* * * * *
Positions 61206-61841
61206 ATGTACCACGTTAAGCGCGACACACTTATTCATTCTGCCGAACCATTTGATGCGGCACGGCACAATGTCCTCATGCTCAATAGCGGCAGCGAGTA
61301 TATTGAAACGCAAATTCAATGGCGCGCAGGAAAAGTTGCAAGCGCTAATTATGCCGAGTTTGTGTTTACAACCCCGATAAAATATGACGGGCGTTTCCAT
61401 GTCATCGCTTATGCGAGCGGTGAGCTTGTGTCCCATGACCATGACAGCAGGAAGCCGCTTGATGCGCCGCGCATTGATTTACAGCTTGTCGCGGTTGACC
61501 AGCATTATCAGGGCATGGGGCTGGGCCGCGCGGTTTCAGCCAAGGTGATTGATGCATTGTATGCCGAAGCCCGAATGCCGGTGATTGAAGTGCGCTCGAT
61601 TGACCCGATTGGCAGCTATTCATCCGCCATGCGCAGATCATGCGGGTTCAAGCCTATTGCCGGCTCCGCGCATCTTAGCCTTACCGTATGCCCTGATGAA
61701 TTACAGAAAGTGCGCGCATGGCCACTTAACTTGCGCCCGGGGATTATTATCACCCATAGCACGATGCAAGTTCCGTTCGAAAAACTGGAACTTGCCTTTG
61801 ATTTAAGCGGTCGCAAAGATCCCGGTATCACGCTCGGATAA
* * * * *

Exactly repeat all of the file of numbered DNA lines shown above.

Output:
Positions 61206-61841
61206 ATGTACCACGTTAAGCGCGACACACTTATTCATTCTGCCGAACCATTTGATGCGGCACGGCACAATGTCCTCATGCTCAATAGCGGCAGCGAGTA
61301 TATTGAAACGCAAATTCAATGGCGCGCAGGAAAAGTTGCAAGCGCTAATTATGCCGAGTTTGTGTTTACAACCCCGATAAAATATGACGGGCGTTTCCAT
61401 GTCATCGCTTATGCGAGCGGTGAGCTTGTGTCCCATGACCATGACAGCAGGAAGCCGCTTGATGCGCCGCGCATTGATTTACAGCTTGTCGCGGTTGACC
61501 AGCATTATCAGGGCATGGGGCTGGGCCGCGCGGTTTCAGCCAAGGTGATTGATGCATTGTATGCCGAAGCCCGAATGCCGGTGATTGAAGTGCGCTCGAT
61601 TGACCCGATTGGCAGCTATTCATCCGCCATGCGCAGATCATGCGGGTTCAAGCCTATTGCCGGCTCCGCGCATCTTAGCCTTACCGTATGCCCTGATGAA
61701 TTACAGAAAGTGCGCGCATGGCCACTTAACTTGCGCCCGGGGATTATTATCACCCATAGCACGATGCAAGTTCCGTTCGAAAAACTGGAACTTGCCTTTG
61801 ATTTAAGCGGTCGCAAAGATCCCGGTATCACGCTCGGATAA